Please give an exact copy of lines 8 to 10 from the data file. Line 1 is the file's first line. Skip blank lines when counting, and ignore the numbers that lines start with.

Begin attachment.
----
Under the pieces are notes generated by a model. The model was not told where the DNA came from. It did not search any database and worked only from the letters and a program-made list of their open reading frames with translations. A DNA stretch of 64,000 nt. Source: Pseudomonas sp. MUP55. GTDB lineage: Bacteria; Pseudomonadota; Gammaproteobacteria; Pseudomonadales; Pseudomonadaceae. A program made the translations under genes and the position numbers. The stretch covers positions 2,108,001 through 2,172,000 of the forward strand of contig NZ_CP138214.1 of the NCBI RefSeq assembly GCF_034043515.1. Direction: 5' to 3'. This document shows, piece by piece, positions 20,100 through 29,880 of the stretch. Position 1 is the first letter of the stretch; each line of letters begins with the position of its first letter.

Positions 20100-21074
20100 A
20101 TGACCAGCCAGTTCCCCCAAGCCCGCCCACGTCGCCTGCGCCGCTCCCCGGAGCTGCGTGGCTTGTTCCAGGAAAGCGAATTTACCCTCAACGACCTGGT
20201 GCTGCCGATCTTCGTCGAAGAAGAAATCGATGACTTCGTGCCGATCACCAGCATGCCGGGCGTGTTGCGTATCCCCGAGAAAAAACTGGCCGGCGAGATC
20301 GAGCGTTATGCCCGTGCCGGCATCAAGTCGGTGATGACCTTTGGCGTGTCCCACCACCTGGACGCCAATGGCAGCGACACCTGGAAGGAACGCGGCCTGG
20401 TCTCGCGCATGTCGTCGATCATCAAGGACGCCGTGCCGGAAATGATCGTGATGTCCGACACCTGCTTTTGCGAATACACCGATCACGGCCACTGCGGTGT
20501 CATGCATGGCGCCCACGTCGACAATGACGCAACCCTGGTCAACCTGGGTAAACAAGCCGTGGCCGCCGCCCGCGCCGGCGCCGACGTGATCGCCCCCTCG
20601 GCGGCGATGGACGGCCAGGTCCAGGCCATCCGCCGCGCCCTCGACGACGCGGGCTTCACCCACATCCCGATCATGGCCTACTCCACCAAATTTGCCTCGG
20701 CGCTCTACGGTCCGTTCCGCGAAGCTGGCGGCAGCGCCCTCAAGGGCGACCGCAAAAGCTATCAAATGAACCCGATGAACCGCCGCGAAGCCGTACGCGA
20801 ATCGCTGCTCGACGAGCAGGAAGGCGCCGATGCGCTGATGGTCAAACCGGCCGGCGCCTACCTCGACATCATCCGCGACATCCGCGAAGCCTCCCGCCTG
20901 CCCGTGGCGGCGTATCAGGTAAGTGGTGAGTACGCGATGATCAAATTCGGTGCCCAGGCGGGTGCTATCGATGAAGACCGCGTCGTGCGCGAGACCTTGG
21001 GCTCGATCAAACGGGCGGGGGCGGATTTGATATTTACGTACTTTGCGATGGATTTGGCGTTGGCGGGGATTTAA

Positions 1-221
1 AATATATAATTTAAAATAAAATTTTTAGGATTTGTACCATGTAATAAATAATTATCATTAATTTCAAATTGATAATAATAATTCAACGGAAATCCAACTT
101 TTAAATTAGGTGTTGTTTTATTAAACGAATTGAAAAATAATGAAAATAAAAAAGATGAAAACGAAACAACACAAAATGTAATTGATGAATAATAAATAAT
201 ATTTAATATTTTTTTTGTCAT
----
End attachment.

20501 CATGCATGGCGCCCACGTCGACAATGACGCAACCCTGGTCAACCTGGGTAAACAAGCCGTGGCCGCCGCCCGCGCCGGCGCCGACGTGATCGCCCCCTCG
20601 GCGGCGATGGACGGCCAGGTCCAGGCCATCCGCCGCGCCCTCGACGACGCGGGCTTCACCCACATCCCGATCATGGCCTACTCCACCAAATTTGCCTCGG
20701 CGCTCTACGGTCCGTTCCGCGAAGCTGGCGGCAGCGCCCTCAAGGGCGACCGCAAAAGCTATCAAATGAACCCGATGAACCGCCGCGAAGCCGTACGCGA